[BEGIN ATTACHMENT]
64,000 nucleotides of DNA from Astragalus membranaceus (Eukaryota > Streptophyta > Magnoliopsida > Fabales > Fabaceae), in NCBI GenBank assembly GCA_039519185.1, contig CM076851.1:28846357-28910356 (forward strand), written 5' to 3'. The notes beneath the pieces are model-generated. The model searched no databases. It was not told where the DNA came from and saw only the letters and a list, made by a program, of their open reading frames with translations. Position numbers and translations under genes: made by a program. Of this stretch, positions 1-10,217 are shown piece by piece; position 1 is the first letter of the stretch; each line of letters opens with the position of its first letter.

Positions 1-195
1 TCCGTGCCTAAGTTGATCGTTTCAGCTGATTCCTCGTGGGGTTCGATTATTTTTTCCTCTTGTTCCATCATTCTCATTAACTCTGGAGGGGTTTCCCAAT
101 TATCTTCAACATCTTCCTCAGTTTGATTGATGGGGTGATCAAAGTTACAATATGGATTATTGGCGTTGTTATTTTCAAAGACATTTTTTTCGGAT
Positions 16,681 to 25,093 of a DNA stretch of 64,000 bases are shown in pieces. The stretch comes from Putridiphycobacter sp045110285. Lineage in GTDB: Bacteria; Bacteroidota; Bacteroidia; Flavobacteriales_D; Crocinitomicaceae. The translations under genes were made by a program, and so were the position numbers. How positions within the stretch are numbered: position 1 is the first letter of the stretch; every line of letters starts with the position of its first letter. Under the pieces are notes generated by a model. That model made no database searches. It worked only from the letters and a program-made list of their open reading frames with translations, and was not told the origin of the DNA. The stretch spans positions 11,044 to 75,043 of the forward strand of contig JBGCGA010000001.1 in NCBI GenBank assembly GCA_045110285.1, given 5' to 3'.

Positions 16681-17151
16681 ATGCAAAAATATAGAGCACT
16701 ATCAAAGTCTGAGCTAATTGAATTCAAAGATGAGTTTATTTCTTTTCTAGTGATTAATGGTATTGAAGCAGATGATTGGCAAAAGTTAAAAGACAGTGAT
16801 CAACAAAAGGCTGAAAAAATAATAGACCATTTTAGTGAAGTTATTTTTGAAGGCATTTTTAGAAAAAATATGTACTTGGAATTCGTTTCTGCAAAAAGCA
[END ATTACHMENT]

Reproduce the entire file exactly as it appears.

64,000 nucleotides of DNA from Astragalus membranaceus (Eukaryota > Streptophyta > Magnoliopsida > Fabales > Fabaceae), in NCBI GenBank assembly GCA_039519185.1, contig CM076851.1:28846357-28910356 (forward strand), written 5' to 3'. The notes beneath the pieces are model-generated. The model searched no databases. It was not told where the DNA came from and saw only the letters and a list, made by a program, of their open reading frames with translations. Position numbers and translations under genes: made by a program. Of this stretch, positions 1-10,217 are shown piece by piece; position 1 is the first letter of the stretch; each line of letters opens with the position of its first letter.

Positions 1-195
1 TCCGTGCCTAAGTTGATCGTTTCAGCTGATTCCTCGTGGGGTTCGATTATTTTTTCCTCTTGTTCCATCATTCTCATTAACTCTGGAGGGGTTTCCCAAT
101 TATCTTCAACATCTTCCTCAGTTTGATTGATGGGGTGATCAAAGTTACAATATGGATTATTGGCGTTGTTATTTTCAAAGACATTTTTTTCGGAT
Positions 16,681 to 25,093 of a DNA stretch of 64,000 bases are shown in pieces. The stretch comes from Putridiphycobacter sp045110285. Lineage in GTDB: Bacteria; Bacteroidota; Bacteroidia; Flavobacteriales_D; Crocinitomicaceae. The translations under genes were made by a program, and so were the position numbers. How positions within the stretch are numbered: position 1 is the first letter of the stretch; every line of letters starts with the position of its first letter. Under the pieces are notes generated by a model. That model made no database searches. It worked only from the letters and a program-made list of their open reading frames with translations, and was not told the origin of the DNA. The stretch spans positions 11,044 to 75,043 of the forward strand of contig JBGCGA010000001.1 in NCBI GenBank assembly GCA_045110285.1, given 5' to 3'.

Positions 16681-17151
16681 ATGCAAAAATATAGAGCACT
16701 ATCAAAGTCTGAGCTAATTGAATTCAAAGATGAGTTTATTTCTTTTCTAGTGATTAATGGTATTGAAGCAGATGATTGGCAAAAGTTAAAAGACAGTGAT
16801 CAACAAAAGGCTGAAAAAATAATAGACCATTTTAGTGAAGTTATTTTTGAAGGCATTTTTAGAAAAAATATGTACTTGGAATTCGTTTCTGCAAAAAGCA